Death Row Exonerees Make a Plea to Halt Executions

Death row survivors speak out against Lisa Montgomery’s execution and other scheduled federal executions.

01.13.21 By Innocence Staff

This is an undated photo of Lisa M. Montgomery. (AP Photo/Maryville Daily Forum)

This is an undated photo of Lisa M. Montgomery. (AP Photo/Maryville Daily Forum)

At approximately 1:30 a.m. this morning, the federal government executed Lisa Montgomery in Terre Haute, Indiana. Ms. Montgomery was the first woman in 67 years to be put to death by federal authorities, since Bonnie Brown Heady and Ethel Rosenberg in 1953

Corey Johnson and Dustin Higgs, who were also scheduled to die this week in an ongoing spate of federal executions, were granted stays of execution after contracting COVID-19. The government is actively appealing the stays.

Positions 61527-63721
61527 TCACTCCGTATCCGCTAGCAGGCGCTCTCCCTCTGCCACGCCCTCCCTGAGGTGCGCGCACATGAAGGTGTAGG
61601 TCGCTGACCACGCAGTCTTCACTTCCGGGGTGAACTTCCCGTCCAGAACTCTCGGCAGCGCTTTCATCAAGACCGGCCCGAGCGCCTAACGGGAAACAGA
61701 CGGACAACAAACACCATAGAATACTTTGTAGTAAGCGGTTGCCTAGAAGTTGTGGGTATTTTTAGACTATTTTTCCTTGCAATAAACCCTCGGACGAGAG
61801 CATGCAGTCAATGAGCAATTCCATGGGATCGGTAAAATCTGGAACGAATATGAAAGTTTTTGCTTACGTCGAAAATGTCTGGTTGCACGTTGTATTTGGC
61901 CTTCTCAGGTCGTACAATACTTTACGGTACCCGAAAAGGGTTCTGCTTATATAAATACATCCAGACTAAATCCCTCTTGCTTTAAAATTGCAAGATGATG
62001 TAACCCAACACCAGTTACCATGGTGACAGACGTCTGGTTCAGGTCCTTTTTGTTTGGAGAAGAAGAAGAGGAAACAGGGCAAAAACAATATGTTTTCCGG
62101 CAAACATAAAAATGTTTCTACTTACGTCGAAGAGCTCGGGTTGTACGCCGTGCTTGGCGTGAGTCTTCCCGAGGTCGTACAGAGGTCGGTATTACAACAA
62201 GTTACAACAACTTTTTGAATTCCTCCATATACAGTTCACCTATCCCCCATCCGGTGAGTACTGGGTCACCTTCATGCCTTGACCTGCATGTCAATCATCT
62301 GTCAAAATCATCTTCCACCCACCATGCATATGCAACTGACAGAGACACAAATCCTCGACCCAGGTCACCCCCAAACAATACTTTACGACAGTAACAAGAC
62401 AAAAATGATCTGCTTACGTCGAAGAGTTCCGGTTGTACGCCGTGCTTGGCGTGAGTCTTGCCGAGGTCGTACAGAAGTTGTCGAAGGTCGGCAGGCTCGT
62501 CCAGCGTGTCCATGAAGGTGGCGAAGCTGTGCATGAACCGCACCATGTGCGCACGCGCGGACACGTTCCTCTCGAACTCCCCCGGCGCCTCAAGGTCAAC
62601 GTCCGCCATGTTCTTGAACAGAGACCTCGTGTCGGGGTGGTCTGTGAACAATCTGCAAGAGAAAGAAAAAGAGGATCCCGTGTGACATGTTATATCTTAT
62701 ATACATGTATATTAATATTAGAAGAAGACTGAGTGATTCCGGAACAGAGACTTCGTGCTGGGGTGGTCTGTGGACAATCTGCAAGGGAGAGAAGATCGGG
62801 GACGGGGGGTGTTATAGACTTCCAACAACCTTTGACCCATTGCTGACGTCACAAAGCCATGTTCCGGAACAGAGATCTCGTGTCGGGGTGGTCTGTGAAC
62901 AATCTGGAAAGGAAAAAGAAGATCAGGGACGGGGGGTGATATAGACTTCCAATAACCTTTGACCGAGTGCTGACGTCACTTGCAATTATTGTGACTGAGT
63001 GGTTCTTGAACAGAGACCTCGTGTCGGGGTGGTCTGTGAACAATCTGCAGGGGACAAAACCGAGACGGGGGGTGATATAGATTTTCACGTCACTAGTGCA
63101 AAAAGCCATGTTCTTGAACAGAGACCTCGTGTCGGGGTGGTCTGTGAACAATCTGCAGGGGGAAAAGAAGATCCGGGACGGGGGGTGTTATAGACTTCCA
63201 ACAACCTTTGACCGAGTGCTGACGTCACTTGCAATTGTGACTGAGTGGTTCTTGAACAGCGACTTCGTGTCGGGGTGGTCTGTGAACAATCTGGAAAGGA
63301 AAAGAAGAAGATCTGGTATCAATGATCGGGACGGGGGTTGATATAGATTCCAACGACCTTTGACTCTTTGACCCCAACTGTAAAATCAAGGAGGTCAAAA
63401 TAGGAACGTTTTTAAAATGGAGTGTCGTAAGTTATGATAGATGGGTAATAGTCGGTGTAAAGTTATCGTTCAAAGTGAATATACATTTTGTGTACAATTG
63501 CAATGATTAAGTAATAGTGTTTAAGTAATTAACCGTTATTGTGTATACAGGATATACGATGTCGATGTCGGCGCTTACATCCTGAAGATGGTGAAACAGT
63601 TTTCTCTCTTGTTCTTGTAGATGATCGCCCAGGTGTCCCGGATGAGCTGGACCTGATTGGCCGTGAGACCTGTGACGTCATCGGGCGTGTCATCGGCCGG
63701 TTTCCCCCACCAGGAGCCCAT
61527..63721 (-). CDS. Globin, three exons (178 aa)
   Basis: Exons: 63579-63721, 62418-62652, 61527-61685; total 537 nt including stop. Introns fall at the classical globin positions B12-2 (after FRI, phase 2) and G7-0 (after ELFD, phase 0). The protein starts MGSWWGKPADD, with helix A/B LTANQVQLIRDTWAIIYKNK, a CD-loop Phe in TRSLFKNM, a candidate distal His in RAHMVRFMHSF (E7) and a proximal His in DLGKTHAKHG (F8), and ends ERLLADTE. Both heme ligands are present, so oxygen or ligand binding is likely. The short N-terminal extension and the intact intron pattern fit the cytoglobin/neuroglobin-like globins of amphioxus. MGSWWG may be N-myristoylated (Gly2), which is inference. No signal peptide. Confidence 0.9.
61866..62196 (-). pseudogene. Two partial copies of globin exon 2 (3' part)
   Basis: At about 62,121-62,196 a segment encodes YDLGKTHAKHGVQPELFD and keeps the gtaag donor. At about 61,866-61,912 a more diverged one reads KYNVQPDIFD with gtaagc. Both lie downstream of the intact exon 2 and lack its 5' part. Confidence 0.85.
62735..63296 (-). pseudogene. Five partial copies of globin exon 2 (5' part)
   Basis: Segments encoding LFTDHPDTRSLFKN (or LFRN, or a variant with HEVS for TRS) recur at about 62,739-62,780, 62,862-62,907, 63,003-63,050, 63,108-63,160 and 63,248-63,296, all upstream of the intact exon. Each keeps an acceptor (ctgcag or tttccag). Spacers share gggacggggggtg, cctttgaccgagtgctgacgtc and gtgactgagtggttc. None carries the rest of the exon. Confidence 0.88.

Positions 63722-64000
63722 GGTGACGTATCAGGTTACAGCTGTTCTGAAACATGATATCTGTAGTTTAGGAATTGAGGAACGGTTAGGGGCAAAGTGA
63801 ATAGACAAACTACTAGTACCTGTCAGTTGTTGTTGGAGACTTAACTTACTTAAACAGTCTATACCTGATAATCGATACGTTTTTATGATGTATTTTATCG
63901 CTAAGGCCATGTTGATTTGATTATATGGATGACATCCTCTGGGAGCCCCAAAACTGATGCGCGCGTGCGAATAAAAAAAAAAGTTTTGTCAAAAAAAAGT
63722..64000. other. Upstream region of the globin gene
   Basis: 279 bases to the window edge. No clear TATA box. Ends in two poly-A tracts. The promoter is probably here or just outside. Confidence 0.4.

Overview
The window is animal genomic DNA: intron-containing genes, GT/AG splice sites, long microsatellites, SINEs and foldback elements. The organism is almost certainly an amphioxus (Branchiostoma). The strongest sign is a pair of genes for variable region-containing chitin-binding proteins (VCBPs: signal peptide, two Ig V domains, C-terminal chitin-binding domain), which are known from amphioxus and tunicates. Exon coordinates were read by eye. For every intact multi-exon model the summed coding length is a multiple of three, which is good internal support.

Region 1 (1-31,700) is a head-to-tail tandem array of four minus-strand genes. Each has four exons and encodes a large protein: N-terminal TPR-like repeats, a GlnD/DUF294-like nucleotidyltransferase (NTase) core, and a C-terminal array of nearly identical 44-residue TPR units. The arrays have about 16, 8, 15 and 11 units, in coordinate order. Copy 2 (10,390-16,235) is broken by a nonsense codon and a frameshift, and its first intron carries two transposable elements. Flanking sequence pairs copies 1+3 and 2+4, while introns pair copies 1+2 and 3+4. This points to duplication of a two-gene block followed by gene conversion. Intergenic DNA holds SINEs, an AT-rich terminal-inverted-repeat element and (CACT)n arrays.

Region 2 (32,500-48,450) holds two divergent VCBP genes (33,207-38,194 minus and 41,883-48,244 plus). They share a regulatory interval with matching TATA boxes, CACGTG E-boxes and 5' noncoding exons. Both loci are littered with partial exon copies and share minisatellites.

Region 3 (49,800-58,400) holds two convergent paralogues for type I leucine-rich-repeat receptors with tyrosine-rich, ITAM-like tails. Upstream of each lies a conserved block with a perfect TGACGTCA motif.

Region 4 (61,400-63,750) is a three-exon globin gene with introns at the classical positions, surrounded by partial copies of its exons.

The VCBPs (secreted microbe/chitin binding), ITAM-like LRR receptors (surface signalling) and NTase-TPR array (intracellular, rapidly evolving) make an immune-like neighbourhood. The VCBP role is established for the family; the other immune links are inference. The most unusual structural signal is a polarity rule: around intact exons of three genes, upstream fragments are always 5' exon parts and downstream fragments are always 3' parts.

According to the Death Penalty Information Center, 173 people have been exonerated from death row over the last 48 years. Included among that group are 23 Innocence Project clients and survivors. Unsurprisingly, many of these death row exonerees have become ardent advocates against the death penalty. Indeed, organizations like Witness to Innocence, an exoneree-led abolition organization, have played an important role in the recent death penalty bans in New Hampshire, California, and Washington.

Decades of Innocence Project exoneration cases document the fundamental flaws in the administration of the death penalty, and the grave risks it poses to innocent lives. For example, Black people are condemned to death at an arbitrary and disproportionate rate and account for more than 40% of people currently on death row.